Raising My Sons To Be Gentlemen!

I’m sad to say it, but I do believe that chivalry is dead (for the most part). I think the feminist movement has morphed into little more than a political agenda – a far cry from the once great movement of fighting for women’s rights – or into a beast that has slowly devoured every last morsel of chivalry!

There was a time when I bought into the idea that men did chivalrous things in order to establish their dominance over the so-called “weaker” sex… In fact, when I first met my husband I was a “brash little hardass”  – his words 🙂 So much so that the first time he opened the car door for me, I asked him not to do it again!!

It took me a very long time to realise that him wanting to open the car door, pour my drink, pull out my chair, etc, was not because he thought of me as the “weaker” sex, but rather because he respected me, liked me, and wanted to show me that I was worth the effort! I had never experienced  something like that before, so I guess I should not have been surprised at the fact that I didn’t l know how to appreciate it for what it was.

Over the years I have come to realise that those little (and not so little) acts of affection mean more to him than to me at times. By allowing him to be a gentleman I am opening myself up to be vulnerable towards him and that touches him deeply. I know the way I felt the first time he was a gentleman towards me and how I still feel today!

And that’s what I want for my boys. I want them to be chivalrous, to always conduct themselves as gentlemen. I want them to see the way their dad treats me, and to always do likewise – because it will honour him, make me proud to be their mom (not only that), and show the women in their lives that they are indeed worthy.


Here are three things I want to do, in the hope that my boys will grow up to be gentlemen:

  1. I want to make sure they see me appreciating the little kind things, the chivalrous deeds, their dad does. None of us are perfect… sometimes he’ll forget to hold the door for me, and sometimes I will forget to say “thank you”… but in the best moments, I want them to notice how a gentleman should act by making sure the act is honoured.
  2. I want to give them opportunities to practice on me and their sisters. It is so much easier to be a gentleman to a stranger – the real test lies in being a gentleman to the woman who disciplined them 5 minutes ago, or to the little girls (brats) who ran away with their toys last night. If they can do this, then they’ll be gentlemen to their wives and daughters one day too.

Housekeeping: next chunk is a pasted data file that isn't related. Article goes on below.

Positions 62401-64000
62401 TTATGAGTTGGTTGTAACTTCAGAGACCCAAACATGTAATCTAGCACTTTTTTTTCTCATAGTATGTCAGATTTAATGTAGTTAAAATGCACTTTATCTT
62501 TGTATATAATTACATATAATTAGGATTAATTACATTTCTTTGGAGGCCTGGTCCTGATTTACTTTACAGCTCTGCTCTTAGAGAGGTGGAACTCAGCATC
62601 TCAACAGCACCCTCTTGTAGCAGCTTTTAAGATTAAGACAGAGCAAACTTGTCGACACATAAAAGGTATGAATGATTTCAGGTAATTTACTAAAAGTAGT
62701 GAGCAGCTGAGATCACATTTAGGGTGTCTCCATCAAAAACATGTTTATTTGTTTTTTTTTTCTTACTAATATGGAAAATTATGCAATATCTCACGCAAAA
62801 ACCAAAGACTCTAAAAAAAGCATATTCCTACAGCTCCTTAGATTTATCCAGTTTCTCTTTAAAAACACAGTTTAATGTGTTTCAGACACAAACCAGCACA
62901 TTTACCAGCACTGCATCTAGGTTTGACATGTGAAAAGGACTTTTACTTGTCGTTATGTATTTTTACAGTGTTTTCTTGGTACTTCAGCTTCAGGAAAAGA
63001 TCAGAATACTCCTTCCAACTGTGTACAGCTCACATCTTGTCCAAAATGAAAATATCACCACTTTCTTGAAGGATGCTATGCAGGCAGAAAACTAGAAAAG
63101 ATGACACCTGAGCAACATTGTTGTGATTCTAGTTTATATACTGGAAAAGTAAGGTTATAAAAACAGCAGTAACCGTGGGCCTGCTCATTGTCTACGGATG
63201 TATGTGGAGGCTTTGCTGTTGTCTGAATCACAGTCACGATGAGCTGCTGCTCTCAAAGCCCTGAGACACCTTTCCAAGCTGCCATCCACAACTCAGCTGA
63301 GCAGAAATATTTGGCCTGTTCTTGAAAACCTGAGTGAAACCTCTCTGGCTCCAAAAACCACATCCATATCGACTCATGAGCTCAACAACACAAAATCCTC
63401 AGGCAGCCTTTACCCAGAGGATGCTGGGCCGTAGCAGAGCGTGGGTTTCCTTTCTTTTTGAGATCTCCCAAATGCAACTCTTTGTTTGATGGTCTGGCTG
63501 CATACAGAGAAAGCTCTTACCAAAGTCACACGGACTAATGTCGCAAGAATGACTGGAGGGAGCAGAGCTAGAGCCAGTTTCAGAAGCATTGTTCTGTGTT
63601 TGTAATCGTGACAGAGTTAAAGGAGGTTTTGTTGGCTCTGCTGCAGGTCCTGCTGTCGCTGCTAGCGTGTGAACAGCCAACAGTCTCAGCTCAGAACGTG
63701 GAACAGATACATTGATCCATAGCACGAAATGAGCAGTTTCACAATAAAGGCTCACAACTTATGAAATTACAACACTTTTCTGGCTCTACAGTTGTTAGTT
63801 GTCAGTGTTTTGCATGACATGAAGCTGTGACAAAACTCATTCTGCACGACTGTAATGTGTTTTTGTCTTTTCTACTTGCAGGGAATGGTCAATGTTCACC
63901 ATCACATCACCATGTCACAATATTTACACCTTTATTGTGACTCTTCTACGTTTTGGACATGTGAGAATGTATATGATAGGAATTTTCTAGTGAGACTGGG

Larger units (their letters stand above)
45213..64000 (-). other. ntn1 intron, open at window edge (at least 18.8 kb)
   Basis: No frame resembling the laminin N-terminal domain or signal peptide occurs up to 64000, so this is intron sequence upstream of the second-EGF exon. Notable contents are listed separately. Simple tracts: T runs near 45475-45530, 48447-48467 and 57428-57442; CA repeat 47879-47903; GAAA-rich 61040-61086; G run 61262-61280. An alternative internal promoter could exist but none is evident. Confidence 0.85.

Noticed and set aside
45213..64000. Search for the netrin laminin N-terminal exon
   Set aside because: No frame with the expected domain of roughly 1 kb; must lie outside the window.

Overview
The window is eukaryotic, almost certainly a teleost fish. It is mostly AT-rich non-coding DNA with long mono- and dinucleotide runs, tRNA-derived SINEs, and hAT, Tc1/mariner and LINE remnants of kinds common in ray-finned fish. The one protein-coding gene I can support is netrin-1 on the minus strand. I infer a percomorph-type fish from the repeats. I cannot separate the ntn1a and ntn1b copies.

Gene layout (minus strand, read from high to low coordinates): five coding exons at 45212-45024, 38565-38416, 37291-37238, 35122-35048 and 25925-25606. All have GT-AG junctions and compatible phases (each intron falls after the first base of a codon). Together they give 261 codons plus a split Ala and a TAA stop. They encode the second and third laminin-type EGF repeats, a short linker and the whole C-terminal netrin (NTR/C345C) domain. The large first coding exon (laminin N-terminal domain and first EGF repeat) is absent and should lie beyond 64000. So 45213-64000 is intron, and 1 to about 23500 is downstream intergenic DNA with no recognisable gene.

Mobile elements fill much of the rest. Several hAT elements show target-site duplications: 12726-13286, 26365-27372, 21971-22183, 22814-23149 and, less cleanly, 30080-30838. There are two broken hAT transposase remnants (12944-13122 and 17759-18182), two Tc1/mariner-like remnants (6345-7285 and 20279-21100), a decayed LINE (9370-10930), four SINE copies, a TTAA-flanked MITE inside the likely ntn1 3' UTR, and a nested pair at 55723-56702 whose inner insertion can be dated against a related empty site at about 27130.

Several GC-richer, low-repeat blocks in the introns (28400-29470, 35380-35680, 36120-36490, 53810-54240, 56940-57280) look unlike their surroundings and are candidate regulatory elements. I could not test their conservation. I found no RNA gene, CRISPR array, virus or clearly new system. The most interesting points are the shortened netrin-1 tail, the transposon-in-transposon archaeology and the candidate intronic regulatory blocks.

3. I want to read them stories of knights and princesses, of tales from long ago when chivalry was the mark of manhood. Sure, teenage mutant ninja turtles are fun, and I laugh just as hard at movies like “The Secret Life of Pets”, but I want them to read and watch stories like “King Arthur” too – you know what I mean.

I believe that all moms want their sons to grow up as gentlemen, to be the generation of men that resurrect chivalry, these are three things I do (or try to do) in order to help my boys do that… I would love to hear from other moms out there; how do you so it?

With Love

One Messy Mama



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49 Comments on “Raising My Sons To Be Gentlemen!”

  1. My partner is always a gentleman not just to me but to all women, he will hold the doors open or offer seats. I hope my sons follow in his footsteps as I’m sure they will #globalblogging

  2. This is such a beautiful post. You are right about it all being respectful and loving and not a sign that they think it is because we are a ‘weaker’ sex. I also hugely agree about feminism. It has taken itself down the wrong turn!

  3. I fully agree! On the other hand though I also think its important to teach the girls not to expect to be treated as little princesses. You get what you give, so if you’re being a rude b**** you’re not likely to attract the gentlemen, and vice Versa 😉 #globalblogging

  4. Love this post! I’m also a mummy to a little boy and would love him to grow up to be a gentlemen.

    I think he’s off to the right start though… Today he was at a nursery settling in session and I was so proud of him. At 17 months old, he was drawing on a chalk board when a little girl tried to snatch the chalk off of him. He pulled away and carried on drawing, only for the little girl to have a full on meltdown. What does he do? Turns to look at her, hands her the chalk, and steps away from the chalkboard to pick up a different toy! 🙂 Definitely a proud mummy moment #GlobalBlogging

  5. Your second point is SO true. It is much easier to be polite to strangers. I like that you’re conscious of these ideas. I’ve jokingly said to my husband that he must be lovely to me all the time so our daughter sees and knows how she should expect to be treated in a relationship. But yours is much more thought through. Great post #GlobalBlogging